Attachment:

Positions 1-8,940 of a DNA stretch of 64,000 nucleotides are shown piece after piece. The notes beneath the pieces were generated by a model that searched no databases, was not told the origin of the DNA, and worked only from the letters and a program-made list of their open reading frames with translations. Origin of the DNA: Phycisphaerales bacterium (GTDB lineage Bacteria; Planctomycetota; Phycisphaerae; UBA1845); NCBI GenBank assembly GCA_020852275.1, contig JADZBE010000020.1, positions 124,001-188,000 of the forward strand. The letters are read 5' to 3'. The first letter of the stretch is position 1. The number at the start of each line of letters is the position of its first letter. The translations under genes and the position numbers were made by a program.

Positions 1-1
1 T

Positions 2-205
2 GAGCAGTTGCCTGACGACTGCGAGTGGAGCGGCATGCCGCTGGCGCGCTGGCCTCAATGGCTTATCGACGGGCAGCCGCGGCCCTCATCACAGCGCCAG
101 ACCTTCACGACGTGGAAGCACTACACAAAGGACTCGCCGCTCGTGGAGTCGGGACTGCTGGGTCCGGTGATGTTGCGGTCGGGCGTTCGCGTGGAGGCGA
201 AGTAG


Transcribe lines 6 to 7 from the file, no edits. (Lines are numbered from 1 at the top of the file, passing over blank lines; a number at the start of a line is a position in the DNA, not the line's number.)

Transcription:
101 ACCTTCACGACGTGGAAGCACTACACAAAGGACTCGCCGCTCGTGGAGTCGGGACTGCTGGGTCCGGTGATGTTGCGGTCGGGCGTTCGCGTGGAGGCGA
201 AGTAG